A patent application for treating colorblindness with augmented reality, filed by the secretive startup company MagicLeap, was approved on Thursday, illustrating a new use for the trendy but nascent technology.

The patent shows an augmented reality device that can be used to diagnose and treat eye issues, specifically color blindness.

Of the 160,000 words in the patent, the most vital idea is near the top, the first of eighteen claims (emphasis is ours):

A wearable augmented reality device configured to be used by a wearer, said device comprising: an augmented reality head-mounted ophthalmic system comprising a wearable augmented reality display platform, said augmented reality head-mounted ophthalmic system configured to pass said light from the world into an eye of a wearer wearing the head-mounted system, said wearable augmented reality display platform comprising a display comprising at least one light source, wherein said wearable augmented reality device is configured to selectively modify said light from the world based on a color detection deficiency of the wearer.

Treating color blindness with technology is an emerging field. There are the EnChroma glasses that work pretty well if you’re green-red colorblind, but for other types of colorblindness, there isn’t much you can do to see colors. It looks like MagicLeap is trying to use its augmented reality headsets to fill that gap, along with putting your eye doctor out of business.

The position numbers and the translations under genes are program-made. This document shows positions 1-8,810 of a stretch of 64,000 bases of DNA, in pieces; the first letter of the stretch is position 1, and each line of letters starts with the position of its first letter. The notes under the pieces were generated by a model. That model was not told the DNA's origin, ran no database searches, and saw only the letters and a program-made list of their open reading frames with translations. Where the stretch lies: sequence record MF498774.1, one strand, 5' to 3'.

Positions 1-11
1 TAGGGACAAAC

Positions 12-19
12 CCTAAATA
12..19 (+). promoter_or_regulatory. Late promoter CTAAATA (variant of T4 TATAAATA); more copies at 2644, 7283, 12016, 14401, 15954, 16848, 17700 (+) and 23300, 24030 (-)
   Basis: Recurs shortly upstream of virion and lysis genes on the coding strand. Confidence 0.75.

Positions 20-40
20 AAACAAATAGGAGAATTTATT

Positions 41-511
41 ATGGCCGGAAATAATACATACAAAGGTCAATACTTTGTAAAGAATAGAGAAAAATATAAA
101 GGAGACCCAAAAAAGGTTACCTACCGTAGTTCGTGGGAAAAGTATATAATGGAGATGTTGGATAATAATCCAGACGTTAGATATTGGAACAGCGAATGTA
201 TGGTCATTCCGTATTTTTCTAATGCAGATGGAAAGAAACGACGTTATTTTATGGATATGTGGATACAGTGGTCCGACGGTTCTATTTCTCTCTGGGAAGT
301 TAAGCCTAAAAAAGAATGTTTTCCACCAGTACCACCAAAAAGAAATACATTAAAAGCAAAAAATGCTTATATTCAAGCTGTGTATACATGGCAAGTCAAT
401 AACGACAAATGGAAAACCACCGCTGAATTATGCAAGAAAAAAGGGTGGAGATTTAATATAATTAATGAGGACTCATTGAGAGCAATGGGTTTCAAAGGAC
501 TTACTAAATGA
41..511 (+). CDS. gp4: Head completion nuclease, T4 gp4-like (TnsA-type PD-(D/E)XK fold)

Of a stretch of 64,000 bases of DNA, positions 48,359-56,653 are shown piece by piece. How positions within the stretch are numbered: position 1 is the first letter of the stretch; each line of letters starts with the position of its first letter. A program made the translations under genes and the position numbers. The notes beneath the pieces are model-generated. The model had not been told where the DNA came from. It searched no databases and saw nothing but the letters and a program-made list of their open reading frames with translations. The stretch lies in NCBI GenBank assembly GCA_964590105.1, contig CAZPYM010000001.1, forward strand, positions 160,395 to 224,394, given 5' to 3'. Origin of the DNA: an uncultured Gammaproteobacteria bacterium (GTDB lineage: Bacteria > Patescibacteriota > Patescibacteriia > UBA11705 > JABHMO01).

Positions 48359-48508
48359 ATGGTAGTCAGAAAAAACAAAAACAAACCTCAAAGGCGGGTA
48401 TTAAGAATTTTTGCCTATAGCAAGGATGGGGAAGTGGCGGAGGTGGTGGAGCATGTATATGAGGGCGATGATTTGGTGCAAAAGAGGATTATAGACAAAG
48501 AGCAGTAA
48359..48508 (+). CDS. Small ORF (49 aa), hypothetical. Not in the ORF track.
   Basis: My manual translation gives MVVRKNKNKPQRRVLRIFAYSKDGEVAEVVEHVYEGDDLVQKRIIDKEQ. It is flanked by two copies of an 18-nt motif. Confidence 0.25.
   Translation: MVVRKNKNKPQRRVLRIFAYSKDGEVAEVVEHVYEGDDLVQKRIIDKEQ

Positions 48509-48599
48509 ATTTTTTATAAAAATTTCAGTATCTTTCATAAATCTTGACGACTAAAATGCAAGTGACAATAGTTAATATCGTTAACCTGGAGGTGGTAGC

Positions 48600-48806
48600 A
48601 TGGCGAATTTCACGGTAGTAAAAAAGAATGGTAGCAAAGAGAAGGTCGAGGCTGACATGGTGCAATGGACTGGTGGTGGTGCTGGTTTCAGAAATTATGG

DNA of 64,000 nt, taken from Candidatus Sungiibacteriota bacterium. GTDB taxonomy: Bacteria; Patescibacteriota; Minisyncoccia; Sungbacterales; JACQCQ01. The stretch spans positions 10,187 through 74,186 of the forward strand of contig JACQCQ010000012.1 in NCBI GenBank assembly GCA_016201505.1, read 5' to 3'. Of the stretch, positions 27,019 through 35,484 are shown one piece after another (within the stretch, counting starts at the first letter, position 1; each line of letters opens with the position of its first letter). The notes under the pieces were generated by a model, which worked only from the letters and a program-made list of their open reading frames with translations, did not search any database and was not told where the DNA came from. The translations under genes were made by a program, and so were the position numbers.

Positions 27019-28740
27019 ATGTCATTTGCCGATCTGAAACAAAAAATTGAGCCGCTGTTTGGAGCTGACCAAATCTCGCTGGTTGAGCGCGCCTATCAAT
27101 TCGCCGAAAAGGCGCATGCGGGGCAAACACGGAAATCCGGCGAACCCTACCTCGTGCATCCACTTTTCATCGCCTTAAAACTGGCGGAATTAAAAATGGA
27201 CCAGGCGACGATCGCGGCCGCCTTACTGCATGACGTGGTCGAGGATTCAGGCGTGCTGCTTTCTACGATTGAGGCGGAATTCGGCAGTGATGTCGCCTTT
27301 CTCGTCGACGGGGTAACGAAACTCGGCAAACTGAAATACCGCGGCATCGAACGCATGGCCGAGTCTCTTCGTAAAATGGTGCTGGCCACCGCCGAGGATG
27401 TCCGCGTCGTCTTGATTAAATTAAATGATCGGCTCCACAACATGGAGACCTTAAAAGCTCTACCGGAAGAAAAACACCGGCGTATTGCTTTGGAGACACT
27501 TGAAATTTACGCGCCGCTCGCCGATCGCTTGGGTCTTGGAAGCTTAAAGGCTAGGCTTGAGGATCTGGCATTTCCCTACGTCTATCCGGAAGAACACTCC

This overlap of red and green light is what the EnChroma glasses correct.

Color blindness is caused by a problem with the cones in your eyes that discriminate color. Instead of differentiating the wavelengths of light as specific colors, the cones register them as all about the same. It’s like what happens when you mix too many colors of paint together and just make brown every time — but instead, the cones in your eyes are doing this to specific colors of light.

Now EnChroma glasses work because they create more distinction between red and green wavelengths of light, so when they reach the cones of your eye, the colors are separated and aren’t mixed together.

What we can tell from MagicLeap’s patent is that it is taking this idea to the next level. There are sensors that allow the device to figure out what colors a person can’t see. Then the device amplifies the wavelengths of light so it can apply a filter so none of the colors overlap.

MagicLeap also has lines in the patent for diagnosing other eye conditions like myopia, hyperopia, and astigmatism (to name a few) and then adjusting for that in the augmented reality device. There also appears to be a user menu where you can adjust all these different vision settings manually.

It is still unclear if this device is anywhere near completion, or even if it works. MagicLeap is notoriously tight-lipped, and despite raising $1.4 billion for its augmented reality glasses, it hasn’t released even a beta-version of the tech to investors, and it faked its recent AR demo video.

Perhaps unsurprisingly, MagicLeap didn’t respond to Inverse’s request for a comment on this patent. But if the company can fulfill this patent, their AR headsets will be pretty cool.

Photos via EnChroma, Magic Leap, MagicLeap